• Is this some kind of joke, its not 1986 any more!



  • So this device controls elevators, and you have no support or documentation? Sounds dangerous. Suppose due to some quirk in the code that you missed when disassembling it, the elevator decides to accelerate straight down at some insane speed? If I were you I'd point that out, hopefully something can be done to improve the situation.



  • @lolwtf said:

    Suppose due to some quirk in the code that you missed when disassembling it, the elevator decides to accelerate straight down at some insane speed?

    Not to worry: all software includes a mop and bucket as part of the "support contract". 



  • @lolwtf said:

    So this device controls elevators, and you have no support or documentation? Sounds dangerous. Suppose due to some quirk in the code that you missed when disassembling it, the elevator decides to accelerate straight down at some insane speed? If I were you I'd point that out, hopefully something can be done to improve the situation.

    Unlikely; the elevator brakes are pretty good at preventing that kind of thing.  What's more likely is a misguided attempt to make the elevators run "faster" will mean that they never stop exactly at the floor level and the hardware interlocks prevent the doors from opening.  You need a crash-test dummy that doesn't mind being locked in the elevator while you de-bug the program.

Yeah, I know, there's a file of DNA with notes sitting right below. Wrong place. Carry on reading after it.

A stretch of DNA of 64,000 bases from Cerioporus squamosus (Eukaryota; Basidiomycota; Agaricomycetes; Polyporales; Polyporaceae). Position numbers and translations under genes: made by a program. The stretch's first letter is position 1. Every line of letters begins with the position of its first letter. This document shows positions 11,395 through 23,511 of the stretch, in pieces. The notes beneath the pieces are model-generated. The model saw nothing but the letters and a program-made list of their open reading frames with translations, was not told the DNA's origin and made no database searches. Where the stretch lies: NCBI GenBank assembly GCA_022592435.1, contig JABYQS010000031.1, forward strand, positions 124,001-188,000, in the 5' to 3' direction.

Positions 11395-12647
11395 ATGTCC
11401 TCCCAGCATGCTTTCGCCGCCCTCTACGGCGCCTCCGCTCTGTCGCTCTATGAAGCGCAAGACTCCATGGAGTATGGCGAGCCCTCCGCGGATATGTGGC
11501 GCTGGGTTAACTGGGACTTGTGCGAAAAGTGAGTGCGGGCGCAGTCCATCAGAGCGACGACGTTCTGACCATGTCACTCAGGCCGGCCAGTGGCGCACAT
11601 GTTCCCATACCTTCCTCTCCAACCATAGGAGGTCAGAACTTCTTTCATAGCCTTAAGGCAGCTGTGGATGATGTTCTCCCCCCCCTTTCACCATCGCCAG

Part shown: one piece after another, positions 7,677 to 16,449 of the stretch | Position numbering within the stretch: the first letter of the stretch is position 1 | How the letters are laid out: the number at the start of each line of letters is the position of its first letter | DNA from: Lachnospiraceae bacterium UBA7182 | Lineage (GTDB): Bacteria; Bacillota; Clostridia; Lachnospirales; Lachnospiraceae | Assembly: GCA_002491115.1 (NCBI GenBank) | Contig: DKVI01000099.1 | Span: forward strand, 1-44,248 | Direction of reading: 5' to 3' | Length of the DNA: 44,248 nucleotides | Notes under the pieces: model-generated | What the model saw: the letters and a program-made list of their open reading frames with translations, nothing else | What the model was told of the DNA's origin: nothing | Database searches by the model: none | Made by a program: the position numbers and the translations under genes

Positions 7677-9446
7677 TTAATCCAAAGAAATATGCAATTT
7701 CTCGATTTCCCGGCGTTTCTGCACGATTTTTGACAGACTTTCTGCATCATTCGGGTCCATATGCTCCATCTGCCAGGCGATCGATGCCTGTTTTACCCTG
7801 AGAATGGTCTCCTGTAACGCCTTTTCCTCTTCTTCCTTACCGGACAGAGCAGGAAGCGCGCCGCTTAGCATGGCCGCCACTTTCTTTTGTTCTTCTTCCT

The other tenants in the building might get upset if you're locking out the elevators for more than an hour or two.  Couple of days?  Unless the boss is willing to invest some serious money in this project, it sounds like it's on the fast track to WTF.



  • @lolwtf said:

    So this device controls elevators, and you have no support or documentation? Sounds dangerous. Suppose due to some quirk in the code that you missed when disassembling it, the elevator decides to accelerate straight down at some insane speed? If I were you I'd point that out, hopefully something can be done to improve the situation.

    I've seen much, much worse in the world of industrial controls. At least the elevator can't move in open space where it can do real damage; and at least it doesn't use ASP.NET or Java. The bottom line is that software engineering is still in its infancy, like medicine was when it was practiced by barbers. (The "barber-surgeons" in this analogy are the electrical engineers, managers, degreeless grandkids, etc. trying to design software without formal CS training).

    Hopefully the elevator (like all good control applications) has some minimal hardware failsafes to keep it from chewing up any puppies, babies, or $100 bills.



  • @Jimmy Savile said:

    Is this some kind of joke, its not 1986 any more!
     

    Yeah, because everything should be run by needlessly powerful computers, and there's absolutely no market for low cost, low power, reliable electronic devices that just do the job they're designed for.